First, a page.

an update for the week of july 31, 2006
today's workplace: the employee rights blog
Some Good Things Are Blowing From the Windy City: While Chicago may not be so windy these days, with the summer heat wave and all, there is some good news for workers blowing out of the Chicago area this week. Between the passage of a living wage ordinance for big-box workers, and an appeals court decision reinstating the case of a teen who was sexually harassed by her supervisor, some winds of change are coming out of the Windy City which could actually affect quite a few workers outside of Chi-town.
WF Action Alert: TELL CHICAGO'S MAYOR TO SIGN THE LIVING WAGE ORDINANCE
this week in the courts
Lear Siegler Servs., Inc. v. Rumsfeld  (Federal Circuit; 06-1080)
Decision Date: July 28, 2006
Summary judgment for the government on a contractor's claim that a part of the regulatory scheme of the Service Contract Act of 1965 required the government to compensate it for increases in the cost of providing its employees with a defined-benefit health plan is reversed where it was error to grant summary judgment in favor of the government, and an abuse of discretion to deny summary judgment to the contractor.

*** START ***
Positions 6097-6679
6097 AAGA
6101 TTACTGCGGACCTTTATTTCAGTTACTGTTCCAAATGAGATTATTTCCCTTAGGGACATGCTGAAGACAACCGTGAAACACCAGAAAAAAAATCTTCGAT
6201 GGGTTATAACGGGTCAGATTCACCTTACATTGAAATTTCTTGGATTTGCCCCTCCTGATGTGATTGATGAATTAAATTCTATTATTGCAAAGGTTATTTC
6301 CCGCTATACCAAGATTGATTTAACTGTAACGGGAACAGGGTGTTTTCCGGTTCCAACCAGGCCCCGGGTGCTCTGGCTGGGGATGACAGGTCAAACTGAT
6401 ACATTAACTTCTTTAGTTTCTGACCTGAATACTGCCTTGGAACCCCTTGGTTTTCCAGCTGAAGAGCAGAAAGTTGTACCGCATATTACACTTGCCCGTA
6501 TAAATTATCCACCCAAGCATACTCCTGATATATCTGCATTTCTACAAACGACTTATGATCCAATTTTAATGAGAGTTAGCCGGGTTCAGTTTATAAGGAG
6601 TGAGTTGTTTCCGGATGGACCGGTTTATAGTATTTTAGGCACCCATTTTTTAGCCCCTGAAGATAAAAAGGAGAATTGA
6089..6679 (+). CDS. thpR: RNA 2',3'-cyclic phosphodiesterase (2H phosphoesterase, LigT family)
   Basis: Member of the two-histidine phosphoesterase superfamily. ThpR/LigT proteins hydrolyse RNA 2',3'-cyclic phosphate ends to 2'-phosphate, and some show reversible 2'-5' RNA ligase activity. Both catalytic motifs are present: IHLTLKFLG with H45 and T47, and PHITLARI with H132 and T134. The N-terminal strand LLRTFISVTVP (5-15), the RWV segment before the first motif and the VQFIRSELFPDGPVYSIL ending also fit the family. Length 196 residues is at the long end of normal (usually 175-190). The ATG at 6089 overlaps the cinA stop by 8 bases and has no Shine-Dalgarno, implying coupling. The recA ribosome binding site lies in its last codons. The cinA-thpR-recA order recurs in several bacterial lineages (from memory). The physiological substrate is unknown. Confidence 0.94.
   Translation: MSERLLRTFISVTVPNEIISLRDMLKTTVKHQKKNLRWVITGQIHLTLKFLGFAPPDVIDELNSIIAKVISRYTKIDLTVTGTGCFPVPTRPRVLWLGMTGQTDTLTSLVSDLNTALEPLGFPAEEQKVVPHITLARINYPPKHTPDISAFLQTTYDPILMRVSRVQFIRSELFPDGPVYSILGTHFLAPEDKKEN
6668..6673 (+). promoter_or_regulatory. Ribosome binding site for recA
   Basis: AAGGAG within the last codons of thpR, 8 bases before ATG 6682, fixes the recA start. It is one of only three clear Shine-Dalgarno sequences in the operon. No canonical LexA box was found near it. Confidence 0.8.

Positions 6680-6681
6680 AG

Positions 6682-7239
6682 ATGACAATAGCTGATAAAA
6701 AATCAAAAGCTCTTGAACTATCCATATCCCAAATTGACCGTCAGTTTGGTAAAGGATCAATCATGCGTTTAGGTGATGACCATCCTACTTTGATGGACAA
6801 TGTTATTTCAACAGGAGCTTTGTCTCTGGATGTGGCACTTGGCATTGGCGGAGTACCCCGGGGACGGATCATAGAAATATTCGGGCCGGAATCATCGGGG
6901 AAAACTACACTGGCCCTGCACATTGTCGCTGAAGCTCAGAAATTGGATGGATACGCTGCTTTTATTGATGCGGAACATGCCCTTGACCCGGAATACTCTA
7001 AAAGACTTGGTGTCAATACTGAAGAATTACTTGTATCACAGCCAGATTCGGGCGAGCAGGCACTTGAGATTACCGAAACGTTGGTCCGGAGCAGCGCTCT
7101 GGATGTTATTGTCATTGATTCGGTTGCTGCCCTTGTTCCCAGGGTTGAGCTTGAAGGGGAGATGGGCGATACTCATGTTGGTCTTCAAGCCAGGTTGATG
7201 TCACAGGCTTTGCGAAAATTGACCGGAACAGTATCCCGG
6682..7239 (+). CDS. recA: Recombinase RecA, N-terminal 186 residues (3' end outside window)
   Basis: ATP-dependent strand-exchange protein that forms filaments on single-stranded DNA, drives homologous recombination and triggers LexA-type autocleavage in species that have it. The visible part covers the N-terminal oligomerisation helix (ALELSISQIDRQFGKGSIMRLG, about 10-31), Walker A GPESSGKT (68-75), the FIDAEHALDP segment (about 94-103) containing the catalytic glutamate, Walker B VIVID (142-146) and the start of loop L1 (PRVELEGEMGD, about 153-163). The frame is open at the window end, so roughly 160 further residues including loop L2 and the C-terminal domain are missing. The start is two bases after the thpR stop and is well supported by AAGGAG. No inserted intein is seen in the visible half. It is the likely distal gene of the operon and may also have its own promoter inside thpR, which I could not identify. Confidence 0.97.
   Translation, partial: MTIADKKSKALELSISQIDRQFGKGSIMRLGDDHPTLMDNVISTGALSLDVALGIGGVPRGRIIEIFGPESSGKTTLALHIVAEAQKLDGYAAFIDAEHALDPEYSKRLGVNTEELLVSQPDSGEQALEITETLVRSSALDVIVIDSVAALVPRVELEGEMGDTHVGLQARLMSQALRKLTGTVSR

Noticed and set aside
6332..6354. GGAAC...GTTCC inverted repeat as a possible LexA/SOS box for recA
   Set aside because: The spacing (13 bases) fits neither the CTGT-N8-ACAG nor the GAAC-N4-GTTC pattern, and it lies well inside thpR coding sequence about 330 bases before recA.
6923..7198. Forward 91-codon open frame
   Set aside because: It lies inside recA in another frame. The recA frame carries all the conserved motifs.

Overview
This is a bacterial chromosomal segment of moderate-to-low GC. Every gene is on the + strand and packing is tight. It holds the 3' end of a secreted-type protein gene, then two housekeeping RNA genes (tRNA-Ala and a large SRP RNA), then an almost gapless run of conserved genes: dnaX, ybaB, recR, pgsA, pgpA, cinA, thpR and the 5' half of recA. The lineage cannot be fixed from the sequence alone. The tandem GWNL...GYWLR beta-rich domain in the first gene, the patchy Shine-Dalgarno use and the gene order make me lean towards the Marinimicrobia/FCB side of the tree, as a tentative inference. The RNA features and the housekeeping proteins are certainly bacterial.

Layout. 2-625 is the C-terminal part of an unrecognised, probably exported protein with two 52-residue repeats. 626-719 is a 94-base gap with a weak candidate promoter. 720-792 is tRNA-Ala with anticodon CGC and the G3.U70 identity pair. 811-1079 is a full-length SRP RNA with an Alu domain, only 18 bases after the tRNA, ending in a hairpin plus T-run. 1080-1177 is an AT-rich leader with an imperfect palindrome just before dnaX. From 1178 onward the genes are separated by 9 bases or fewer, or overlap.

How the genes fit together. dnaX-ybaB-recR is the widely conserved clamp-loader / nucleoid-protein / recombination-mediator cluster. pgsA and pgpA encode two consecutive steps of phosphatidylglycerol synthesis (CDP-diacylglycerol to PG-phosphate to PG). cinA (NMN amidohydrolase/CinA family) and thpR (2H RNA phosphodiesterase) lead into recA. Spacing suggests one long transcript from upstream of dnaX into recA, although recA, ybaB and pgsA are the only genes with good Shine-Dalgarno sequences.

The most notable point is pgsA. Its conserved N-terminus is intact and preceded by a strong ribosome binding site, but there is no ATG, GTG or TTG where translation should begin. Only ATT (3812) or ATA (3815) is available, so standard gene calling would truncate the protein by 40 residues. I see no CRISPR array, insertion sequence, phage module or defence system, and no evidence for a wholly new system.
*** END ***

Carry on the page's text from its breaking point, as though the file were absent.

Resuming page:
Doe v. Oberweis Dairy  (Seventh Circuit; 04-3680)
Decision Date: July 28, 2006
Summary judgment for defendant-employer in a sexual harassment case is reversed and remanded where: 1) plaintiff exhausted her administrative remedies; 2) defendant was not entitled to summary judgment on the question of how much oversight employers must exercise over shift supervisors; and 3) intervenors were entitled to protect their privacy interest in psychiatric records.
Hill v. Borough of Kutztown  (Third Circuit; 05-1356)
Decision Date: July 26, 2006
In a case involving allegations that a borough mayor's campaign of harassment, defamation and retaliation deprived an employee of his job and damaged his reputation and ability to earn a living, dismissal of plaintiff's complaint in its entirety is reversed in part as to: 1) a 42 U.S.C. section 1983 "stigma-plus" due process claim against the mayor to the extent the claim sought a name clearing hearing; 2) a "stigma-plus" due process claim against the borough; 3) First Amendment retaliation claims; and 4) Age Discrimination in Employment Act (ADEA) and state law claims against the borough.
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